‘One last thing’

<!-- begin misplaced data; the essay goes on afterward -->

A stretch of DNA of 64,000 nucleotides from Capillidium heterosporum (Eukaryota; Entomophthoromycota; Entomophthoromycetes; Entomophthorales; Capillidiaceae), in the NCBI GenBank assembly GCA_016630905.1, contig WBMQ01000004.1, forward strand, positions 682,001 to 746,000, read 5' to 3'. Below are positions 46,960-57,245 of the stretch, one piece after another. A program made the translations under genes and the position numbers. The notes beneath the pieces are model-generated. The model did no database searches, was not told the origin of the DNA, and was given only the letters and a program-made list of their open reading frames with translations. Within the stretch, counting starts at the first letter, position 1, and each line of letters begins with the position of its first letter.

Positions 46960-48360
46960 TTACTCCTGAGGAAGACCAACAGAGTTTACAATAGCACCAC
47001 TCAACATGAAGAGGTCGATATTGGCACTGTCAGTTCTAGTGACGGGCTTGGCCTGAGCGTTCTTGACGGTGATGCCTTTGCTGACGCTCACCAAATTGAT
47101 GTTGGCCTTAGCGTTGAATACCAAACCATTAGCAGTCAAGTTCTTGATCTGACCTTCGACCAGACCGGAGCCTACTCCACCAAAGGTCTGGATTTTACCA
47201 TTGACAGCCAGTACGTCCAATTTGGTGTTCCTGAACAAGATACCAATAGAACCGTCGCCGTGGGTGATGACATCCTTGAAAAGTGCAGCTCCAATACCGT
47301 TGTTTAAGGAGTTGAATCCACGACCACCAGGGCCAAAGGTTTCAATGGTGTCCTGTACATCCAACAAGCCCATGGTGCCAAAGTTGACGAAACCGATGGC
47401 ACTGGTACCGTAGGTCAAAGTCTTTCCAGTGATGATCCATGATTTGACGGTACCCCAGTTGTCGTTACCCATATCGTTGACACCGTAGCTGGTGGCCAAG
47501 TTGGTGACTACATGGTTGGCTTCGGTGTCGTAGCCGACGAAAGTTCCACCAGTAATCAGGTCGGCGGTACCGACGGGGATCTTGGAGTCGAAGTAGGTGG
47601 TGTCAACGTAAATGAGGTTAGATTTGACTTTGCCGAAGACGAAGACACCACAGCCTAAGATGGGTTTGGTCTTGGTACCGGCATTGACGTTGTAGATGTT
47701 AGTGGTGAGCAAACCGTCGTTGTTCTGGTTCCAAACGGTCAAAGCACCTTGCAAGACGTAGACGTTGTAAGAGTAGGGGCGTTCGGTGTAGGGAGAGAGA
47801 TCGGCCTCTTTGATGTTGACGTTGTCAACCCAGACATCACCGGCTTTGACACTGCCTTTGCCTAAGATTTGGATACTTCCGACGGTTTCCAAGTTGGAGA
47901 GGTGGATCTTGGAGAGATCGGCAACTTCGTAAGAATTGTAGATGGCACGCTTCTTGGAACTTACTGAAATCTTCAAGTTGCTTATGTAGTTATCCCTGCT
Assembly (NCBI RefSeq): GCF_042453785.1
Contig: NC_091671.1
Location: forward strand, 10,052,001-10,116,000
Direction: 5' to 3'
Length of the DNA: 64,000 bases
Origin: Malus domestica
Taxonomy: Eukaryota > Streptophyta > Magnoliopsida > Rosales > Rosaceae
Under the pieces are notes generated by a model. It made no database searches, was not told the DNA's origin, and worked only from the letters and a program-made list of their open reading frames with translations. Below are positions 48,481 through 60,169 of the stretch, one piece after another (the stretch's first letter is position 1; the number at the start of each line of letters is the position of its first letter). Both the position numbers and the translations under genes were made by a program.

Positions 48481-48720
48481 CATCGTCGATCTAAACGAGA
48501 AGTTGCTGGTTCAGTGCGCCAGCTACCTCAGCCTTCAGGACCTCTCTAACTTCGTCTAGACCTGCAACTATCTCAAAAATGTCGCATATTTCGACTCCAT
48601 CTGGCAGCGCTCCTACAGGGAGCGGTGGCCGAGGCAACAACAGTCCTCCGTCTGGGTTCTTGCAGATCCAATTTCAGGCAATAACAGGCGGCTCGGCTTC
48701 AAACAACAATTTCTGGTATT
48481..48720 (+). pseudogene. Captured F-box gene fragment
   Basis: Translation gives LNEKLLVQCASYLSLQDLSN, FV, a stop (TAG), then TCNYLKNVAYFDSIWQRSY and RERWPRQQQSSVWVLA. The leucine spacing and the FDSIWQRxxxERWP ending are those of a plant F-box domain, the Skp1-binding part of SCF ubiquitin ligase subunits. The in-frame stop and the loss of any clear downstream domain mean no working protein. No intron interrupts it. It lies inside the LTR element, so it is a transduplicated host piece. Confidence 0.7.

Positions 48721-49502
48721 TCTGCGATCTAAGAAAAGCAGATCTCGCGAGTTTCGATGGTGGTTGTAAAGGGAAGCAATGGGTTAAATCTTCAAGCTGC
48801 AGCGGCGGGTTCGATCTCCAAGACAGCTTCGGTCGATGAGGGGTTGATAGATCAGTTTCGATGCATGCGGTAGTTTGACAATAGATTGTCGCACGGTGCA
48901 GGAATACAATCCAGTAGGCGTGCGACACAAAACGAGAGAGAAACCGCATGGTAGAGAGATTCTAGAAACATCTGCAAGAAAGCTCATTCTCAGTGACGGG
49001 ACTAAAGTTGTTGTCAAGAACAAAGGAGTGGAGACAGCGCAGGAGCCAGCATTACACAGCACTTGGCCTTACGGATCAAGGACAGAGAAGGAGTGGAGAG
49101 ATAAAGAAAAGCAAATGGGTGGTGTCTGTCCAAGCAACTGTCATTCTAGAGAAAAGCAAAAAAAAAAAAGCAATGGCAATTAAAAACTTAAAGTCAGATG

Again, why do this when its making money hand over fist, sitting on billions of dollars and rightly feted as the best thing going for us right now? Well, we simply haven’t got any room left for humdrum, fifth rate, 50, 60, 70 year old thinking if we want to truly prosper in the 21st century. We need the very best to exploit their excellence and take us places only they can reach and re-found prosperity with their brilliance, excellence and pioneering verve. Ok, it might be crazy. But just imagine if that famous, Colombo-esque ‘one last thing’ in today’s yawnfest of a new product launch was an outline of a blueprint for taking things to the next level. It would be earth shatteringly disruptive. It would also transform Apple not just into a truly awe-inspiring institution in its own right, but would also secure its future for a long time to come.